Wednesday, May 29, 2013

Ready steady

            Writing my first novel took six years.  The second was done in two; the third, nine months.  There's an outline for a new book sitting in my desk drawer, but it's a dangling carrot, the reward for finishing my memoir.
            You see, writing non-fiction isn't really my bag.
            I spent nearly a year combing through journals and scrapbooks, taking notes and  choosing what to leave in, what to set aside for later consideration.  After an initial mashing together of all the scraps of my history, I decided to change gears and redirect the memoir into something more unified and less chaotic.  Heaven for my inner Virgo, hell for my muse.     
            Working my way through chapter one last month was painstaking.  Every day I'd sit in front of the blank computer screen and wonder, "Does this matter?  Why am I bothering?  Why can't I go back to writing fiction where I can make it up as I go along?"  And then a memory would peek through the shadows of my judgments and I'd write it down as if it were a story I was telling a close friend.  In first person, present tense, I wrote as a four year old and then a seven year old, a ten year old, a thirteen year old.  With each story, a reflection spontaneously came afterward, a place of weaving in the experience, the lesson, the encounter and allowing it to find its place in my life as it is today.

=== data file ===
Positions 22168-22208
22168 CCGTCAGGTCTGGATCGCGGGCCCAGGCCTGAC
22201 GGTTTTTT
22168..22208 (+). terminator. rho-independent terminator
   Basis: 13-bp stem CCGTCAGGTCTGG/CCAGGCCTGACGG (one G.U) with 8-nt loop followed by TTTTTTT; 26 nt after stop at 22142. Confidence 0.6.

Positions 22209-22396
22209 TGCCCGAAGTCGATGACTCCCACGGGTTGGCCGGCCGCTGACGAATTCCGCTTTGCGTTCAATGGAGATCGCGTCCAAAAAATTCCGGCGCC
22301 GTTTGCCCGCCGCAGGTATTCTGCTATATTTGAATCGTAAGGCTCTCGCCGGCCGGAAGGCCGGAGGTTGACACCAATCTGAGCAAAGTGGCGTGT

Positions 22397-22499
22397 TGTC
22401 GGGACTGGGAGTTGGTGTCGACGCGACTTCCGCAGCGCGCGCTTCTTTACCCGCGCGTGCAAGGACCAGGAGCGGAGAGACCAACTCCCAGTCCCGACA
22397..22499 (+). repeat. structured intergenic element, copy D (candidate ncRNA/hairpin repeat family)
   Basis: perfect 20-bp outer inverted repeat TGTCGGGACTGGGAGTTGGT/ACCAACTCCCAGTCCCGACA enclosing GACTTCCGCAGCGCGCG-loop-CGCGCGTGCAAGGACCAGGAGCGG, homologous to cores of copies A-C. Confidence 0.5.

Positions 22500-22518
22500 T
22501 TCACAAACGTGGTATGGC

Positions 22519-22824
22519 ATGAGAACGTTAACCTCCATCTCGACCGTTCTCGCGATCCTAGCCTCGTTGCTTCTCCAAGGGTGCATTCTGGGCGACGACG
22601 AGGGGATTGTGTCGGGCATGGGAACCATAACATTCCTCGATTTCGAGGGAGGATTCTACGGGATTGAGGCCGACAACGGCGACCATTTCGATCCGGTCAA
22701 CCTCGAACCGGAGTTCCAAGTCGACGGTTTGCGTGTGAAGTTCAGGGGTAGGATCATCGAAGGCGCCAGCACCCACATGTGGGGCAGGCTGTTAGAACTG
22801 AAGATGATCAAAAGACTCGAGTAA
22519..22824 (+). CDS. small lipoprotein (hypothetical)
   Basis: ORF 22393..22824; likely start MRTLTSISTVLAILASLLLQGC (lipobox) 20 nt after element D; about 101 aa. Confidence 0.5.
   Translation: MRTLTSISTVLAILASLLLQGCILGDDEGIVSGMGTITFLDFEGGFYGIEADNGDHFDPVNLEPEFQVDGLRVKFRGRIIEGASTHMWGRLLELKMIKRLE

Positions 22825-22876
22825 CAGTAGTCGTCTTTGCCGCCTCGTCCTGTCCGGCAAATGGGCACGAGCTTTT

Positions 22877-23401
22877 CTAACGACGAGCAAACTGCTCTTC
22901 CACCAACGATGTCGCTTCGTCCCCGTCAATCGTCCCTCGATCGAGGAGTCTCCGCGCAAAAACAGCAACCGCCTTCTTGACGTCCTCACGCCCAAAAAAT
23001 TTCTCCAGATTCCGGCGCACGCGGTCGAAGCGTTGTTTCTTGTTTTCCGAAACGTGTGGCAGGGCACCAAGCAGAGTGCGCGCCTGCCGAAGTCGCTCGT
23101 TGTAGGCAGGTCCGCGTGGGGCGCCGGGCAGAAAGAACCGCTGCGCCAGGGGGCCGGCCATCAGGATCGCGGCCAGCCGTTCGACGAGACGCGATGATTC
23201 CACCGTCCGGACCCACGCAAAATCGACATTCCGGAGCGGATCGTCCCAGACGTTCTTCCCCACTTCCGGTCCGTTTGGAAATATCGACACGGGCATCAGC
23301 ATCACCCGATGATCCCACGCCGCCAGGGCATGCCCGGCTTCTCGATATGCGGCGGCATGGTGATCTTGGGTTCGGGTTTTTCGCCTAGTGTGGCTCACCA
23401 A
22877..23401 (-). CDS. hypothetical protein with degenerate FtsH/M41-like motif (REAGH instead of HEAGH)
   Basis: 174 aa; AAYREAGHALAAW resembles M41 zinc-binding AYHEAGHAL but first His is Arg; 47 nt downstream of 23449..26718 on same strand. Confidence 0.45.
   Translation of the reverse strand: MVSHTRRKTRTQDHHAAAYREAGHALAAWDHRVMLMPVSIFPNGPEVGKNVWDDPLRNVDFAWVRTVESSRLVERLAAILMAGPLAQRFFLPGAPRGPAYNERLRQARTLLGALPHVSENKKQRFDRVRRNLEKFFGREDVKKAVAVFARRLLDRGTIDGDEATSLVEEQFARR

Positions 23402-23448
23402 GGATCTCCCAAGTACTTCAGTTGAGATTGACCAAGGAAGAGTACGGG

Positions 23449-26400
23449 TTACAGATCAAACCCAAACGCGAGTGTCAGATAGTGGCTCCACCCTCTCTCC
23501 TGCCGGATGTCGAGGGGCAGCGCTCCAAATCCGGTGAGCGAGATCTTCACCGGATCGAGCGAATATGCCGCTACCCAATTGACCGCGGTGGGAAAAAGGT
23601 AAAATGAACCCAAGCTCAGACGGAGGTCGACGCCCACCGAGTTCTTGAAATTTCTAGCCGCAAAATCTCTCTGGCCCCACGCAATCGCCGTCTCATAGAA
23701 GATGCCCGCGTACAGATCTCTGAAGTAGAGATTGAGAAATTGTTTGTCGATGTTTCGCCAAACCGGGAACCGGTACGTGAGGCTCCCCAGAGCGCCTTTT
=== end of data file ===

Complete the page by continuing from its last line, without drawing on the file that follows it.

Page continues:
And then I stopped. 
            It wasn't writer's block per se, just a cloudy place of not knowing how to continue.  I was born into the "lie and deny" generation reflected in Mad Men and came of age in the "puke and spew" culture `a la Jerry Springer.  I find both of these to be incredibly manipulative. The first buries shame, guilt or unsavory secrets often to the detriment of subsequent generations. The second reflects the willingness to reveal anything to feed the need for attention and exploit the aforementioned skeletons for public consumption. 
            I struggled with how to tell my truth with clarity and yet not allow the pages to literarily bleed with too much information. 
            From this place of murky miasma, Open Road was born.  Two weeks ago, it hit the ground running with lots of encouragement from friends and readers everywhere.  I learned how to focus and write from a place of clear integrity.  The time and space between each entry motivates me to write the memoir with both honesty and restraint.  In all of the blogs you've read so far, the skeleton of the story is there (not hidden in the proverbial closet) and some of the window dressing as well.  Still, there are elements I've kept to myself.  The deeply personal and private details will remain just that.  It's a fascinating place from which to write...this balancing act between what's true and what's discrete. 
            I thank you all for enjoying and commenting on this platform from which I'm jumping into the waters of the unknown, into the mystery that this memoir is unwinding.  I'm ready to immerse myself once again and through writing Open Road, steady enough to enjoy the unfolding.